Basenji Dog Breed, Puppy Sell-Price, Size, And Special Care Info
Basenji is a breed of hunting dog. It was bred from stock that originated in Central Africa. The Federation Cynologic International places the breed into the Spitz and Primitive types. The Basenji produces an unusual yodel-like sound due to its unusually shaped larynx. This trait also gives the Basenji the nickname ‘barkless dog‘.
Basenjis share many distinctive features with pariah dog types. Basenjis come into estrus only once a year, like dingoes and New Guinea singing dogs, compared to other dog breeds that have two or more breeding seasons per year.
The Basenji lacks a distinctive sense of smell and is prone to howls, yodels, and other barking sounds characteristic of modern dog breeds. The original foundation stock of the breed came from the Democratic Republic of Congo.
Basenji Breed Detail – Size Chart:
- Dog Breed Group: Hound Dogs
- Height: 16 to 17 inches tall at the shoulder
- Weight: 22 to 24 pounds
- Life Span: 10 to 12 years
- Colors: Black, Brindle, Tri-color, Tan, Black & White, Red
- Origin: The Democratic Republic of the Congo
Basenji Breed Characteristics:
|Adaptability: 3 Points||Dog Friendly: 2 Points||Energy Level: 3 Points|
|Trainability: 2 Points||Exercise Needs: 4 Points||Affectionate: 2 Points|
|Grooming: 1 Point||Territorial: 3 Points||Watchdog Instincts: 5 Points|
|Apartment Friendly: 2 Points||Barking Tendencies: 2 Points||Cat Friendly: 2 Points|
|Child Friendly: 2 Points||Health Issues: 3 Points||Intelligence: 5 Points|
|Shedding Level: 2 Points||Social Needs: 2 Points||Stranger Friendly: 2 Points|
History About This Breed:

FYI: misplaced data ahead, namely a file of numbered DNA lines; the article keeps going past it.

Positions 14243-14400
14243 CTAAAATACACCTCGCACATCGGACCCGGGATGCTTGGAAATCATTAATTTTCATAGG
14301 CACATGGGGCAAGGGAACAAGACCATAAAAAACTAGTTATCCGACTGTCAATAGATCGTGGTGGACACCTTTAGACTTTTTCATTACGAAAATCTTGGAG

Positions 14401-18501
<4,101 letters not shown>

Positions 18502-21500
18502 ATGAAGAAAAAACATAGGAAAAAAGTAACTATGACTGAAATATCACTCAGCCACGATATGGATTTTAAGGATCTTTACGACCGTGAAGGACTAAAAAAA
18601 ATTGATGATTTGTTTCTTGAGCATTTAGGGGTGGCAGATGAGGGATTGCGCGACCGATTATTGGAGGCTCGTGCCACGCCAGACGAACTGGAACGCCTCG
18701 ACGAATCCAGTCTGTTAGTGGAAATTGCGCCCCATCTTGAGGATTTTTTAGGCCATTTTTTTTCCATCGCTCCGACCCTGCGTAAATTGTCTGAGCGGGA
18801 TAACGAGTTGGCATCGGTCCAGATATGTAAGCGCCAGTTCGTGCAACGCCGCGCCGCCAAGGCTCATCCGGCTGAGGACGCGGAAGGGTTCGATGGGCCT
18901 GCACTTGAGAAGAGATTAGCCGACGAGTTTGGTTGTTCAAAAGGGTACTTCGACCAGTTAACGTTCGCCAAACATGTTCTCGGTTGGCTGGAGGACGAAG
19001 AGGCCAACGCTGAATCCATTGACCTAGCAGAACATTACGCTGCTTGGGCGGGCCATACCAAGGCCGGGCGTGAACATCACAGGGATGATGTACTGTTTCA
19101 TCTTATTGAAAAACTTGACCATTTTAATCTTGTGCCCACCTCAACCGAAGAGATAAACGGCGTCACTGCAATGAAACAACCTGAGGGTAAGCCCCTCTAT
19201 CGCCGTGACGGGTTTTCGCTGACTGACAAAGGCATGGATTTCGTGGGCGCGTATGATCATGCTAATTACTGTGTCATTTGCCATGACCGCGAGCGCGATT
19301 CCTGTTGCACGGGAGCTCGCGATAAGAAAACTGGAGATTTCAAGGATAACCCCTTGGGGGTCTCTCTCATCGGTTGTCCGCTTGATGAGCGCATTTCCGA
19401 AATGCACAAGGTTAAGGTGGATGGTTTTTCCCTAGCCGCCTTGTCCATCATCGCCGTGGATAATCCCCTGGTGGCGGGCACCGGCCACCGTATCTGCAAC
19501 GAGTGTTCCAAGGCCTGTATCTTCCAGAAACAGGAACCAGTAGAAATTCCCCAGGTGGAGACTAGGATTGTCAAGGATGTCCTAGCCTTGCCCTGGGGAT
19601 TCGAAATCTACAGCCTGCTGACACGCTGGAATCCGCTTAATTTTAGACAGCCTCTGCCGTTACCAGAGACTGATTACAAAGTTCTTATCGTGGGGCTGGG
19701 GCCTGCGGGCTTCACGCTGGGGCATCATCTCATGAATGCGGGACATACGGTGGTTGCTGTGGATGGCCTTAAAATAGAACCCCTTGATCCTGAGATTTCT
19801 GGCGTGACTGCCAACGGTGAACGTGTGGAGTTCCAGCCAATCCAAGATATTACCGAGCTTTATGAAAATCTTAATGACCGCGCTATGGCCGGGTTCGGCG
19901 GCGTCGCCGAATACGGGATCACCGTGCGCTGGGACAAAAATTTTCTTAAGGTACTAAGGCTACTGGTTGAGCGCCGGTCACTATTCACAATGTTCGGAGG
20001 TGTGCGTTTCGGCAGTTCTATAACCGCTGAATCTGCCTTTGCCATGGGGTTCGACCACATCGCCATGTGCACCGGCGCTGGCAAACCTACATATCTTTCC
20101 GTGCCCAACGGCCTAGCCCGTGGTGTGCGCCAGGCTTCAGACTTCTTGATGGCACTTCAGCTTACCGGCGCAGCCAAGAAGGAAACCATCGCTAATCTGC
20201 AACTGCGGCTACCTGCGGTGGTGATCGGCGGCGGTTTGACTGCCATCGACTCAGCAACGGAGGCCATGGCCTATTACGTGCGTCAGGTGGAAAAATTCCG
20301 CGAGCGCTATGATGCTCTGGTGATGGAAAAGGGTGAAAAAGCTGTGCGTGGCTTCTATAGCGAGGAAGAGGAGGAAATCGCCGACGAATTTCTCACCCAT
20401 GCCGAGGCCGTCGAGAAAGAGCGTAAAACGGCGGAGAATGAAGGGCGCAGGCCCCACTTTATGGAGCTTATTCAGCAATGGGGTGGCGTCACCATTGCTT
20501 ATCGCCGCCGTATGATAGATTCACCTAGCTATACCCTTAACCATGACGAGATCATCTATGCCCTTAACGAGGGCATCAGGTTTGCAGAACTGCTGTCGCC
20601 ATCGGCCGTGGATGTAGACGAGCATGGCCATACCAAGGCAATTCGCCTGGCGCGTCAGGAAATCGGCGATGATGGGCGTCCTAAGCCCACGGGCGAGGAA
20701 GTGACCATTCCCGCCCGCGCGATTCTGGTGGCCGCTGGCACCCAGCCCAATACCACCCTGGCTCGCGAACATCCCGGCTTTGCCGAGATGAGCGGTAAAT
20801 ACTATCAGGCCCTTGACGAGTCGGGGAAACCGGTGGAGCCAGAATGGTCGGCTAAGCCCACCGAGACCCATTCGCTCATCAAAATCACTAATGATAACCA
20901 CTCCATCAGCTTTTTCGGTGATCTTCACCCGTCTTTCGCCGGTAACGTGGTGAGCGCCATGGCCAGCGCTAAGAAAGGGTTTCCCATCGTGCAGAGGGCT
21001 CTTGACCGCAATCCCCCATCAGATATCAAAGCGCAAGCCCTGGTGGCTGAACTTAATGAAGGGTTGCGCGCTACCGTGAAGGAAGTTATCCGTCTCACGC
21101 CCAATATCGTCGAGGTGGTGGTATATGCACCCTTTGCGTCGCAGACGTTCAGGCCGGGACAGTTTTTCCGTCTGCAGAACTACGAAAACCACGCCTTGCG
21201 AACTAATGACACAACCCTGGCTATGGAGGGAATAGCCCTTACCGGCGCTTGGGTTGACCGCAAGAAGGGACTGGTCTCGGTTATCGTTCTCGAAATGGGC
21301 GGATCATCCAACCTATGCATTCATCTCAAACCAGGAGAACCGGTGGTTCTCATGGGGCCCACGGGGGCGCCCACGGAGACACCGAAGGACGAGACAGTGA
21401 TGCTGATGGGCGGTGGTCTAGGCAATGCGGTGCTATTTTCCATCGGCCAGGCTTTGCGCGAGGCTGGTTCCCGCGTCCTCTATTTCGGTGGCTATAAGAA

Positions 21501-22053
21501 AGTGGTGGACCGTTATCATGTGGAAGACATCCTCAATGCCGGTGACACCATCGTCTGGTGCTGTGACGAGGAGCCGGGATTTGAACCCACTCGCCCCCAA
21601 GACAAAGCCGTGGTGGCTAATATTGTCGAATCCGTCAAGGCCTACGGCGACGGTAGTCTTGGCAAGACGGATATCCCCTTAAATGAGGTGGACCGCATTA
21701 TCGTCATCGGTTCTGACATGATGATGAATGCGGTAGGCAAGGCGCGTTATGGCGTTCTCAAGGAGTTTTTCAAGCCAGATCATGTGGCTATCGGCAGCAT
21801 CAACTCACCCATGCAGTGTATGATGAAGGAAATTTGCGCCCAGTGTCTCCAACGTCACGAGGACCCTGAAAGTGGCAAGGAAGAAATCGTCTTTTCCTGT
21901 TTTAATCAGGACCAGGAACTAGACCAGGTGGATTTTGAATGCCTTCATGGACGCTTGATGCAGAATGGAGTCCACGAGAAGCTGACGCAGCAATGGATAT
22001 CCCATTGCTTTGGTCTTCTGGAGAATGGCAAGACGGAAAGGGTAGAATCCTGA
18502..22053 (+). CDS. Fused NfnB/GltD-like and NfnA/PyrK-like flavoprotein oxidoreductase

Originating on the continent of Africa, Europeans first described the Basenji tribe in 1895 in the Congo. These local dogs, which the Europeans recognized as a separate breed and called Basenji, were prized by the locals for their intelligence, courage, speed, and silence.
Several attempts were made to introduce the breed to England, but early imports suffered from the disease. Six Basenges were taken from Sudan in 1923, but all six died of distemper shots received in quarantine.
It was not until the 1930s that foundation stock was successfully established in England and then in the United States by cattle importer Henry Treflich. It is likely that almost all Basenji in the Western world is descended from these few original imports. The breed was officially accepted into the AKC in 1943. In 1990, the AKC stud book was reopened to 14 new imports at the request of the Basenji Club of America.
The stud book was reopened for selected imported dogs from 1 January 2009 to 31 December 2013. An American-led expedition collected breeding stock in villages in the Basankusu region of the Democratic Republic of the Congo in 2010. Basenji is also registered with United. Kennel Club.
According to the American Kennel Club, the Basenji’s popularity in the United States has declined over the past decade, with the breed ranking 71st in 1999, falling to 84th in 2006, and 93rd in 2011.
Appearance of This Dog Breed:
The Basenji is a primitive hunting dog breed that is lean—but strong—and compact in stature. Basenjis have alert, pointed ears, almond-shaped dark hazel or dark brown eyes, and a bushy tail that curls tightly against its back. The wrinkles on their foreheads give these chicks a cute expression of worry.
Their short coat is fine in texture and comes in four main colors recognized by the American Kennel Club: chestnut red, black, tricolor (black, tan, and white), or brindle.
Regardless of color, all of Basenji’s chest, legs, and tail tips are clearly defined.
Basinger is low shedding and requires very little maintenance. In fact, Basenjis are very cat-like, spending most of their time grooming themselves. Because of this subtle grooming, they usually don’t have that “doggy” smell and don’t need to be bathed as often.
It is recommended to brush your Basenji weekly and give him an occasional bath when he is exceptionally dirty. The Basenji Club of America has published this helpful guide to best practices for grooming a Basenji.
Temperament of Basenji:
The Basenji is alert, energetic, curious, and reserved with strangers.
Basenjis tend to come emotionally attached to a mortal. and may not get along with-canine faves.
Basenjis dislike wet rainfall like pussycats and frequently refuse to go outdoors in any type of wet conditions. They love to climb, and can easily scale chain wire/link fences.